Three consequences when China dispatched ships to Vietnam’s East Vietnam Sea


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Chinese activities in Vietnam’s waters will lead to situations where “he sticks his back”, according to experts.

When China’s Hai Duong 8 survey ship group violates Vietnam’s exclusive economic zone (EEZ) and continental shelf in the South China Sea region since early July, Vietnamese Foreign Ministry spokesman Nam affirmed that this is a complete sea area of ​​Vietnam, according to the 1982 UN Convention on the Law of the Sea (UNCLOS).

Talking to VnExpress, Professor Carl Thayer, Australian Defense Academy, University of New South Wales, evaluated China’s actions to show that Beijing disobeys international law, wants to unilaterally implement the so-called “calendar rights”. history “with the entire South China Sea. And the dispatch of the Hai Duong 8 ship into Vietnam’s EEZ may be due to the direction of the Chinese state-owned company manager or a higher-ranking official targeting political objectives.

From the perspective of an Asian security expert for a long time, Thayer argues that China’s regulation of ships to Vietnam’s waters leads to three major consequences.

First, China has undermined Hanoi’s strategic belief in Beijing, when relations between the two countries in 2019 seem to be on the rise after a series of incidents in 2014, 2017 and 2018.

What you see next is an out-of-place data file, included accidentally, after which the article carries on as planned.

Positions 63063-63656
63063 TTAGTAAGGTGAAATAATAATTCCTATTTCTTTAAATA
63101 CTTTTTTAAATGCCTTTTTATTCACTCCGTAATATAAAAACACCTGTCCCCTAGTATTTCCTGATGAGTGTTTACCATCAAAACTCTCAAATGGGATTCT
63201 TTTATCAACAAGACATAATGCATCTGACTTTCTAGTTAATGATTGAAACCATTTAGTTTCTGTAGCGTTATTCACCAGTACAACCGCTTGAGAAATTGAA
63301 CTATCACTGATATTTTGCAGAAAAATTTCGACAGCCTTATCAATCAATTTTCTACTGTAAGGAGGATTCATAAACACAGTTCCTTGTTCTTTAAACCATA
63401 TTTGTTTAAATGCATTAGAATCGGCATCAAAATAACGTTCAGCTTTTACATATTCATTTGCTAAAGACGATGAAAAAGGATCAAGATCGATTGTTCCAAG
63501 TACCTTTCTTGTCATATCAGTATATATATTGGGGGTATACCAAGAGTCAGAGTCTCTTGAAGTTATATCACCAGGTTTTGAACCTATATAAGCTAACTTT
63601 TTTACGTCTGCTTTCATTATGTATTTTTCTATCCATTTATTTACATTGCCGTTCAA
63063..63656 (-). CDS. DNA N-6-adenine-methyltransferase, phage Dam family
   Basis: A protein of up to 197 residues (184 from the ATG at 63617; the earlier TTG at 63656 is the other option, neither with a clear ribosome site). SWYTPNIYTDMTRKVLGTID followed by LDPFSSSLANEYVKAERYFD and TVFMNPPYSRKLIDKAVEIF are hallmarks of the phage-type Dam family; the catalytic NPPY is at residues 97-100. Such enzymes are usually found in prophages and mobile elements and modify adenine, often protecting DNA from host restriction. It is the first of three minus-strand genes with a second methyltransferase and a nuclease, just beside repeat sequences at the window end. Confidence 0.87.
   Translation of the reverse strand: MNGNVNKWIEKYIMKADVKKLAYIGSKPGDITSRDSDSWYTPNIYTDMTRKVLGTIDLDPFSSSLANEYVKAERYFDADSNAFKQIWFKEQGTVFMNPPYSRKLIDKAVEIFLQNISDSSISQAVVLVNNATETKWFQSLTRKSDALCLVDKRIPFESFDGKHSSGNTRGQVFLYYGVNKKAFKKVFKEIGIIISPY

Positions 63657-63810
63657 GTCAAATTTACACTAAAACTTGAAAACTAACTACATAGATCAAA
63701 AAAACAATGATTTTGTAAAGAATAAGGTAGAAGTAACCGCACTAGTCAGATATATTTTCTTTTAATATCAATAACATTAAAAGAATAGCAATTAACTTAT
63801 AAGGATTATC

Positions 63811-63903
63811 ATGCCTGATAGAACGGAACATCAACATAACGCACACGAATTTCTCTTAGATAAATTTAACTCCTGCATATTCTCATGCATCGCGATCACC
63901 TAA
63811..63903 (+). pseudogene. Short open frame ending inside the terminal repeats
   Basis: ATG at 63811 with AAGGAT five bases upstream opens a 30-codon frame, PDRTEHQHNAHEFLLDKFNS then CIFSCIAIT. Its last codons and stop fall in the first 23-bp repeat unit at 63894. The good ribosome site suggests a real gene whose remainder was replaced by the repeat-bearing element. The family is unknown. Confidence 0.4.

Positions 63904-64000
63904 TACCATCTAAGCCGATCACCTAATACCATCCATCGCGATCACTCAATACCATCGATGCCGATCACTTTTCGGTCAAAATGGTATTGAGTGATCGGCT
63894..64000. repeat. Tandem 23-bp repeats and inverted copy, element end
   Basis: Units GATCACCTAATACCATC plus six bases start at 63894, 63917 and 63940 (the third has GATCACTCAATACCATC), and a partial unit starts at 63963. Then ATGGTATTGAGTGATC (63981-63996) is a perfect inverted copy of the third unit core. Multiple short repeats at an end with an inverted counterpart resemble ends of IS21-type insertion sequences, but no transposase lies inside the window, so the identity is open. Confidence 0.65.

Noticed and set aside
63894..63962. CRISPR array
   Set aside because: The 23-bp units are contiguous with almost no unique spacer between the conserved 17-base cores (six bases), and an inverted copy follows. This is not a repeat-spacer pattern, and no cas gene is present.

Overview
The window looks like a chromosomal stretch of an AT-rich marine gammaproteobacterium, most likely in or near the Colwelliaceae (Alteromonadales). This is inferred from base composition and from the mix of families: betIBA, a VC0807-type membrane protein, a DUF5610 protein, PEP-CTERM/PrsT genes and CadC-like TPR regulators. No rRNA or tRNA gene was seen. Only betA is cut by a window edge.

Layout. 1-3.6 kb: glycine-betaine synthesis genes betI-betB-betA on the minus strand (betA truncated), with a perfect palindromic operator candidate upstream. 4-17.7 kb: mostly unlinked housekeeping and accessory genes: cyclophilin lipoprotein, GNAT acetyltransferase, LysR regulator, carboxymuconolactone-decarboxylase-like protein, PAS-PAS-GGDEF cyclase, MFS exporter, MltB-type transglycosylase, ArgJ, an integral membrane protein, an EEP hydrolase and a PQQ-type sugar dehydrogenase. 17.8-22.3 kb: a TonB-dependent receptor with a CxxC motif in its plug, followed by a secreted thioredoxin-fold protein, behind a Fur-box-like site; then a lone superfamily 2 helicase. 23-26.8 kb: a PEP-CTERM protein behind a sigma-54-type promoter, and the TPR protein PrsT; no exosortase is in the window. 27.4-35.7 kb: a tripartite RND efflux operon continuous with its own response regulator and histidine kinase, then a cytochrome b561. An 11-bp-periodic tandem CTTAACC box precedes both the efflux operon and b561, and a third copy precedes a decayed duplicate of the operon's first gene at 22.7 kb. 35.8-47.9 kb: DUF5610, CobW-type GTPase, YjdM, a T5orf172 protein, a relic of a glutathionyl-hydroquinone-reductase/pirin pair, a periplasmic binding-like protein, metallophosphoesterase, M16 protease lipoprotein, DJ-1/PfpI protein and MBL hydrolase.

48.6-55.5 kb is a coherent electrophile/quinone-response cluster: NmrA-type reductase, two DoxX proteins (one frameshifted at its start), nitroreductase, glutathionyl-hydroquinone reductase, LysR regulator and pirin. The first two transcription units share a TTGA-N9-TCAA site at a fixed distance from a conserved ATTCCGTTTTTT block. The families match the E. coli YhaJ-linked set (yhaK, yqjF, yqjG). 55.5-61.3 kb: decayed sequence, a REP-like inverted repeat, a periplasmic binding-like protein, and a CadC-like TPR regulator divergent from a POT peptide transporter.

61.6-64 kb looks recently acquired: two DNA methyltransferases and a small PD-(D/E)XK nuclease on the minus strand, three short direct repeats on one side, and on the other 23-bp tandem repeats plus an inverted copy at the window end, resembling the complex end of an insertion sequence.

During high-level meetings, the leaders of Vietnam and China frequently reiterated the agreement to comply with the “Agreement on Basic Principles for Handling Sea Problems” that the two sides signed in 2011. In which , the two countries agreed to respect each other, constantly pushing the negotiation process, following international law, making the South China Sea a peaceful sea.

“However, China’s actions violated the 2011 Agreement,” Thayer said.

Across the region and the world, China has had distractions with members of ASEAN and with major partners such as the US, Japan and Australia. Although Beijing pledged not to complicate the South China Sea situation, not to militarize the region, but many countries have announced irrefutable satellite images showing China build large-scale, establishing Military base and many modern equipment deployment.

Second, China has internationalized the South China Sea itself. China’s illegal actions in the South China Sea attract the attention of the international community to the problem that the country has long wanted to resolve bilaterally. Immediately after the strong response of the Ministry of Foreign Affairs of Vietnam, the US State Department on July 20 expressed concern before reports on Beijing’s intervening activities in the region, including oil and gas. including long-term exploration and exploitation activities of Vietnam. The United States stressed China’s “repeated action” on offshore oil and gas development, threatening regional energy security and weakening the Indian-Thai energy market freely. and openness.

“The US firmly opposes coercion and intimidation from any party to assert its territorial claims and maritime claims. China needs to refrain from engaging in these provocative and destabilizing activities. “The US State Department’s announcement said.

Senior US security officials later spoke up. Admiral Philip Davidson, commander of the US Navy’s Indian-Pacific Command, criticized China’s provocative activities such as militarizing the islands, displaying military power in the South China Sea. . He argued that the biggest long-term strategic threat to the US and the law-based international order was China. US Deputy Secretary of Defense John Rood also considered Beijing a top security threat, arguing that China could change global order, in the direction of good or worse.